Use with Digital Sources
- DA converter is the limiting factor
- all bits in DA have to be used
- scale signal down in analog domain
- maximize signal in digital domain for monitoring
- match max output of DA to dynamic range of the monitor speaker
The limiting factor in the modern all-digital studio is the DA conversion at the monitor loudspeaker. The Genelec loudspeakers have a dynamic range capability that is larger than the dynamic range available from any DA converter today. The DA conversion has to be carefully set and adjusted to make sure that all details in the high dynamic range digital signal become audible. Misuse of the DA conversion may lead the engineer to blame the monitoring system for low quality as the details of the signal get embedded into DA converter noise, and the quantization distortions may become audible. This paper describes guidelines to set and operate digital sound processing and reproduction systems properly with Genelec active monitoring speakers.
Dynamic rangeMore and more of the studio signal processing is turning digital. Digital mixing consoles are becoming increasingly popular. Then, the ultimate borderline between digital and analog worlds is at the interface from the mixing console to the monitoring loudspeaker. There, the digital audio signal will finally be turned into an analog signal to be reproduced.
The digital-to-analog converter becomes the limiting factor to convey the quality of the fully digital system into high quality studio monitor speakers. To solve the problem of interfacing digital mixing consoles to active monitoring loudspeakers, we must first consider the basic differences between the analog and the digital signals.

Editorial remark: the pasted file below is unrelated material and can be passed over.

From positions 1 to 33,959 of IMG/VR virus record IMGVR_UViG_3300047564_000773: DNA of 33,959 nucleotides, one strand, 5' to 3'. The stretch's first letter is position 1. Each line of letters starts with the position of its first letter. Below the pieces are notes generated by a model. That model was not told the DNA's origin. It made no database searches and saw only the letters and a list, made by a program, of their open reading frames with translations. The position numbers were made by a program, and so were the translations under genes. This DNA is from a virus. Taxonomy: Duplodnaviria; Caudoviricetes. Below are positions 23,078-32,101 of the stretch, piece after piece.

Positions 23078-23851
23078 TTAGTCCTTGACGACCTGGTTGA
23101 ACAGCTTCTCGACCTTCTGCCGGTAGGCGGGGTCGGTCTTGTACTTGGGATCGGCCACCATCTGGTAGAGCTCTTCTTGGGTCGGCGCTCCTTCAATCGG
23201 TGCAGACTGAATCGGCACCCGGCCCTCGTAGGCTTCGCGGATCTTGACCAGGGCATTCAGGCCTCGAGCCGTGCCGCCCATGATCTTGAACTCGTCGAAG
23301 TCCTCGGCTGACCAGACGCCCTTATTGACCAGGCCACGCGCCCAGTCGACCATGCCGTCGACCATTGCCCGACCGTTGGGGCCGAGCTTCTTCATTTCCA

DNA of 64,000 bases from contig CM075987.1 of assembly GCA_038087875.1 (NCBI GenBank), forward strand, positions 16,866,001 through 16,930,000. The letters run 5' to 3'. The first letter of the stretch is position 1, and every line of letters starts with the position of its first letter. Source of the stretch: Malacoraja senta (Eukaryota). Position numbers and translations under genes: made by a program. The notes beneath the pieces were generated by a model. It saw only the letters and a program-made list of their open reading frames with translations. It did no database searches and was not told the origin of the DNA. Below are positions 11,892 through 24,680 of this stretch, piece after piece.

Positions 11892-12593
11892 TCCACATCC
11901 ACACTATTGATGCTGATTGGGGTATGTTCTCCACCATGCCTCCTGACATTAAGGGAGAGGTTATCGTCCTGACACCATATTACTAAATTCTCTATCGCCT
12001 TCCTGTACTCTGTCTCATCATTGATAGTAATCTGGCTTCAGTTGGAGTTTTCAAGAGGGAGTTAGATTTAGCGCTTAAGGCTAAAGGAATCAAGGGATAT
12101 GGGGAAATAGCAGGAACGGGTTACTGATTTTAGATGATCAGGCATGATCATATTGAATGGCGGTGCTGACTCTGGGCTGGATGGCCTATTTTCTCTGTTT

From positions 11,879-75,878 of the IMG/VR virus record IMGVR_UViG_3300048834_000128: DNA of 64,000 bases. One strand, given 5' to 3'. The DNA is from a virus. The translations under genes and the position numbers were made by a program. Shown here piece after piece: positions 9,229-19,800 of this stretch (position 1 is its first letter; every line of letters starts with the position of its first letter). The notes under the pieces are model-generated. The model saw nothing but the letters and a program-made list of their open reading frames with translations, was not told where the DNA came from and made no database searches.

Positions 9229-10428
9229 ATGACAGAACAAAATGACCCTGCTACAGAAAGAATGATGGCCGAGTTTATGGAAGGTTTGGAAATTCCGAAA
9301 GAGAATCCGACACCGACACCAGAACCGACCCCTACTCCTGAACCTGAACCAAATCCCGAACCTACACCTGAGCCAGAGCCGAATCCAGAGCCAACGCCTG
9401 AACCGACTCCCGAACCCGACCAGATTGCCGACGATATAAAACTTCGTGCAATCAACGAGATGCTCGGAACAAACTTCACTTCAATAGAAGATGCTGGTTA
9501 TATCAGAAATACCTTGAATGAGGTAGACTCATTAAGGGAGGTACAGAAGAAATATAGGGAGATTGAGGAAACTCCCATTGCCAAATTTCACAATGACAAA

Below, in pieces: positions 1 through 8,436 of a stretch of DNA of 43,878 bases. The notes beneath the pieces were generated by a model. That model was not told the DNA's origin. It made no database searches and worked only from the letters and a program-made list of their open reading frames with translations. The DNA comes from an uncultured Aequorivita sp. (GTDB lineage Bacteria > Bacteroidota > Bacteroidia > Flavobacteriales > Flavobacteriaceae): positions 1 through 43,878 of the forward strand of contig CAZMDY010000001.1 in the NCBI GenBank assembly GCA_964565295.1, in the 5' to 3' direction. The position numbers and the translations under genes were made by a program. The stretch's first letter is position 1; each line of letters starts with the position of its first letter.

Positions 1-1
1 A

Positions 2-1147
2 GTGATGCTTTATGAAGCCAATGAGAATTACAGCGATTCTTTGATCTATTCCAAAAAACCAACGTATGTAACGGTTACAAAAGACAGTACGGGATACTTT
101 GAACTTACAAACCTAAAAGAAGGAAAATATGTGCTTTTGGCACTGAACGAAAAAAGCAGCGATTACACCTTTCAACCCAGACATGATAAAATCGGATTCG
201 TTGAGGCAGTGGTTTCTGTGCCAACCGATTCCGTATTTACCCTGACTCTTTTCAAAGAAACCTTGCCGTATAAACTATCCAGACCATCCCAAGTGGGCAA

For an analog signal, there is a practical minimum and a maximum value. The low limit is the noise level in the audio system; the high limit is the distortion or clipping level of the system. In some analog systems there is no significant distortion before the clipping occurs. In others, there is a slow increase in distortion that limits the useful signal magnitude.
The digital signal is represented by numbers. Usually the signal is represented with fixed point numbers. This means that we can not represent fractions of values. Therefore, there is a very distinct minimum value to a signal, as well as a distinct maximum value. It is not possible to have any values outside of these ranges.
Practical exampleThe concept of the dynamic range is fundamental as the digital world meets with the analog. The dynamic range is the range of useful values of the signal representation. For an analog signal it is determined by the noise level and the distortion or clipping. For a digital signal it is determined by the largest and the smallest value of the signal we can represent.
Lets take a practical example. A typical two-way active speaker by Genelec has an input referred noise level of 3 uVrms in the most sensitive 3-5 kHz region. The maximum input signal is 1 Vrms This is determined by the clipping limit in the Genelec speaker, not by distortion limitations, as the Genelec products have been designed to provide maximum performance with digital sources. The dynamic range of this speaker becomes a comfortable 130 dB. This is enough to render the noise generated inside the loudspeakers amplifiers inaudible in all normal listening situations. The speaker can accept a signal that has a peak value of 1.4 V.
A digital studio may process audio with 24 bit resolution. As both positive and negative voltages need to be represented, only 23 bits can be used to represent the signal value. The smallest value is represented with one bit. If we use one bit we can represent two values (0 and 1). If we use two bits, we can represent four values (0, 1, 2 and 3). If we use 23 bits, we can represent 8388608 values. Therefore, we can process the signal with 138 dB digital dynamic range.
Digital-to-analog conversionThe problems really begin when we want to move from digits to voltages. This is done using the digital-to-analog converter (DA converter). As the DA converter represents an interface between the digital and analog worlds, it is plagued with both the problems of digital signal processing as well as difficulties of analog signal processing.
The DA converter has an analog noise level. This sets one limit to the lowest signal that can be usefully generated with a particular DA converter.